Commodity Prices and Inflation Expectations in the United States
U.S. monetary policy can remain extraordinarily accommodative only if longer-term inflation expectations stay well-anchored, including in response to commodity price shocks. We find that oil price shocks have a statistically significant, but economically small impact on longer-term inflation compensation embedded in U.S. Treasury bonds. The estimated effect is larger for the post-crisis period, and robust to controlling for measures of liquidity risk premia. Oil price shocks are also correlated with the variance of longer-term inflation expectations in the University of Michigan Survey of Consumers in the post-crisis period. These results are not attributable to looser monetary policy - oil price increases were associated with expectations of a faster monetary tightening after the crisis. Overall, the findings are consistent with some impact of commodity prices on long-term inflation expectations and/or on inflation rate risk.
|Date of creation:||01 Mar 2012|
|Contact details of provider:|| Postal: International Monetary Fund, Washington, DC USA|
Phone: (202) 623-7000
Fax: (202) 623-4661
Web page: http://www.imf.org/external/pubind.htm
More information through EDIRC
|Order Information:||Web: http://www.imf.org/external/pubs/pubs/ord_info.htm|
Please report citation or reference errors to , or , if you are the registered author of the cited work, log in to your RePEc Author Service profile, click on "citations" and make appropriate adjustments.:
- Olivier Armantier & Wändi Bruine de Bruin & Giorgio Topa & Wilbert Klaauw & Basit Zafar, 2015.
"Inflation Expectations And Behavior: Do Survey Respondents Act On Their Beliefs?,"
International Economic Review,
Department of Economics, University of Pennsylvania and Osaka University Institute of Social and Economic Research Association, vol. 56, pages 505-536, 05.
- Olivier Armantier & Wändi Bruine de Bruin & Giorgio Topa & Wilbert Van der Klaauw & Basit Zafar, 2011. "Inflation expectations and behavior: Do survey respondents act on their beliefs?," Staff Reports 509, Federal Reserve Bank of New York.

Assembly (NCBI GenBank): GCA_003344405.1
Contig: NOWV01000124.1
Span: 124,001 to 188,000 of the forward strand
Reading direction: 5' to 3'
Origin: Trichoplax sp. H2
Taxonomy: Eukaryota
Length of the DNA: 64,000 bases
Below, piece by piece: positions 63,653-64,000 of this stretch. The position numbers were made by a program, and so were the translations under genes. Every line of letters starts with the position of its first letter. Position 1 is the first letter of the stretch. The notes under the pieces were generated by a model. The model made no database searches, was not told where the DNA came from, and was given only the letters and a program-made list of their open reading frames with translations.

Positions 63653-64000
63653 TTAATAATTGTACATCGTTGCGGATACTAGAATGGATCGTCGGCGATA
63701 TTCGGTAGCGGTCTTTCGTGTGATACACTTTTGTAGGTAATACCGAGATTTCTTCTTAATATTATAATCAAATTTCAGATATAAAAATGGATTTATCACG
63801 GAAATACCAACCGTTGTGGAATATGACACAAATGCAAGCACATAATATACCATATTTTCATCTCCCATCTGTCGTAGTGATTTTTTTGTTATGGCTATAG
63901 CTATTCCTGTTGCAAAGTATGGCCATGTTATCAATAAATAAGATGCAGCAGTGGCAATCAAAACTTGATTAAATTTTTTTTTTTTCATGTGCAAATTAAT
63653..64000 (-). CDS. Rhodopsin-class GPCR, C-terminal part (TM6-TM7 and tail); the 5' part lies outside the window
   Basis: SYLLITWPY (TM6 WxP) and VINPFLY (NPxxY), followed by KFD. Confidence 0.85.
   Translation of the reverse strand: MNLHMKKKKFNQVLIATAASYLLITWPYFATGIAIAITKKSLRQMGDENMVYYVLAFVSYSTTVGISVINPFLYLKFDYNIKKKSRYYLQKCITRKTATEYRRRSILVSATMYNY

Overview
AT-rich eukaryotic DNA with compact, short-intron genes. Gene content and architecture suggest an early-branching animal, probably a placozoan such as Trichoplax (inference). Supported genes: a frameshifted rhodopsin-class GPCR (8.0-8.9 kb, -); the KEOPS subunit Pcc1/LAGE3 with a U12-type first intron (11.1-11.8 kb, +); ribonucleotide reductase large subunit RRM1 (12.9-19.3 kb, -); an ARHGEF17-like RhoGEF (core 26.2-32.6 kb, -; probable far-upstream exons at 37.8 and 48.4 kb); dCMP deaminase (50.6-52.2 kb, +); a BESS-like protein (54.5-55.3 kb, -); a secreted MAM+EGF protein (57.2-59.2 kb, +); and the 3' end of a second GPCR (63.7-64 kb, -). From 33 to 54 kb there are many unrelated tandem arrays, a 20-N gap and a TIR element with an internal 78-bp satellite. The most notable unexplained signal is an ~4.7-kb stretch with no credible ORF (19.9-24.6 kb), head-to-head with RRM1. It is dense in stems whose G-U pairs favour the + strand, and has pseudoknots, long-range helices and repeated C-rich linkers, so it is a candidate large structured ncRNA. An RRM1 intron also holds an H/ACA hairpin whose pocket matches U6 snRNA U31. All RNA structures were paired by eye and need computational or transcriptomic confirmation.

- Wilbert van der Klaauw & Wandi Bruine de Bruin & Giorgio Topa & Basit Zafar & Olivier Armantier, 2012. "Inflation Expectations and Behavior: Do Survey Respondents Act on their Beliefs?," 2012 Meeting Papers 121, Society for Economic Dynamics.
- Keith Sill, 2007. "The macroeconomics of oil shocks," Business Review, Federal Reserve Bank of Philadelphia, issue Q1, pages 21-31.
- Lutz Kilian, 2008. "The Economic Effects of Energy Price Shocks," Journal of Economic Literature, American Economic Association, vol. 46(4), pages 871-909, December.
- Kilian, Lutz, 2007. "The Economic Effects of Energy Price Shocks," CEPR Discussion Papers 6559, C.E.P.R. Discussion Papers.
- Refet S. Gürkaynak & Brian Sack & Jonathan H. Wright, 2010. "The TIPS Yield Curve and Inflation Compensation," American Economic Journal: Macroeconomics, American Economic Association, vol. 2(1), pages 70-92, January.
- Refet S. Gürkaynak & Brian P. Sack & Jonathan H. Wright, 2008. "The TIPS yield curve and inflation compensation," Finance and Economics Discussion Series 2008-05, Board of Governors of the Federal Reserve System (U.S.).
- Petra Gerlach & Peter Hördahl & Richhild Moessner, 2011. "Inflation expectations and the great recession," BIS Quarterly Review, Bank for International Settlements, March. Full references (including those not matched with items on IDEAS)
When requesting a correction, please mention this item's handle: RePEc:imf:imfwpa:12/89. See general information about how to correct material in RePEc.
For technical questions regarding this item, or to correct its authors, title, abstract, bibliographic or download information, contact: (Jim Beardow)or (Hassan Zaidi)
If references are entirely missing, you can add them using this form.